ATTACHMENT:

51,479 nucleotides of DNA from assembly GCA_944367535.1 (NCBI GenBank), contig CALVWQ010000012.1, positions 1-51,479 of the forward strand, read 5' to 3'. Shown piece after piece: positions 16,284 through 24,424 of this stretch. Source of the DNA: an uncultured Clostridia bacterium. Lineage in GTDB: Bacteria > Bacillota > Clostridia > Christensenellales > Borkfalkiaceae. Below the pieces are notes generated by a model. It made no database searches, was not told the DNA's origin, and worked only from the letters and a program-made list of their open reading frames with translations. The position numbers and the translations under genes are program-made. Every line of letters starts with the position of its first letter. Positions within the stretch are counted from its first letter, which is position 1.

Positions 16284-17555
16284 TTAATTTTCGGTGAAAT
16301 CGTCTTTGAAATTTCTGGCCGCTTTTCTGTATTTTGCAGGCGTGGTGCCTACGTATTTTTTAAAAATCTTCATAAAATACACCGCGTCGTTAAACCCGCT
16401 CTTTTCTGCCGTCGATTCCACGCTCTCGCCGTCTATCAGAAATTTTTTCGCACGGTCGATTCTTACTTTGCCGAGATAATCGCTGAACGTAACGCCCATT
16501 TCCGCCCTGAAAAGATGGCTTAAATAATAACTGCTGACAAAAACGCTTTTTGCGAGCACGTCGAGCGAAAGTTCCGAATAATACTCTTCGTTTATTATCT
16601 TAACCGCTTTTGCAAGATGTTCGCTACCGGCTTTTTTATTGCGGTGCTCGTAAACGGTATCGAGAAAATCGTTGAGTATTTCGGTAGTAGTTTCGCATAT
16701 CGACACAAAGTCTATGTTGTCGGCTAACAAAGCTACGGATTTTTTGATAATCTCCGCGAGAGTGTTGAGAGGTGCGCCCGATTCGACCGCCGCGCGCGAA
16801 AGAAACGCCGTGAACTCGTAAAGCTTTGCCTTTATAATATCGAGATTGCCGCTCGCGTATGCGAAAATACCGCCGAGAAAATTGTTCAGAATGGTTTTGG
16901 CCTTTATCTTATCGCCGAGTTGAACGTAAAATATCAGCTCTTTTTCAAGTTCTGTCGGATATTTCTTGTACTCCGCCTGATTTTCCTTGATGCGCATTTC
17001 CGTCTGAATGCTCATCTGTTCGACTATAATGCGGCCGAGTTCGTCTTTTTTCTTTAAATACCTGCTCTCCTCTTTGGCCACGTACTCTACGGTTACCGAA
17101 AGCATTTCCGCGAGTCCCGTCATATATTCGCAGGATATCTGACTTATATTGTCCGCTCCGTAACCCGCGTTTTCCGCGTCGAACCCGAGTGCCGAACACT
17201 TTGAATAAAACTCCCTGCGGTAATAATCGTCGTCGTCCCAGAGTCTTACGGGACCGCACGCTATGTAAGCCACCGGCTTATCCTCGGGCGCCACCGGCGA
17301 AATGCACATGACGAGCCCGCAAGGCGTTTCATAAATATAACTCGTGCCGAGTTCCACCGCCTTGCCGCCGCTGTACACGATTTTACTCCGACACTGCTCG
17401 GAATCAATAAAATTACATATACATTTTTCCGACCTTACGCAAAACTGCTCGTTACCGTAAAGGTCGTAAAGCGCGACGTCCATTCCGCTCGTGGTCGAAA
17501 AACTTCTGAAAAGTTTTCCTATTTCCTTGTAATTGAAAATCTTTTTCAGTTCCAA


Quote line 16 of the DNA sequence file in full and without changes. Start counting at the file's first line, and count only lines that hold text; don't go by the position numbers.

17501 AACTTCTGAAAAGTTTTCCTATTTCCTTGTAATTGAAAATCTTTTTCAGTTCCAA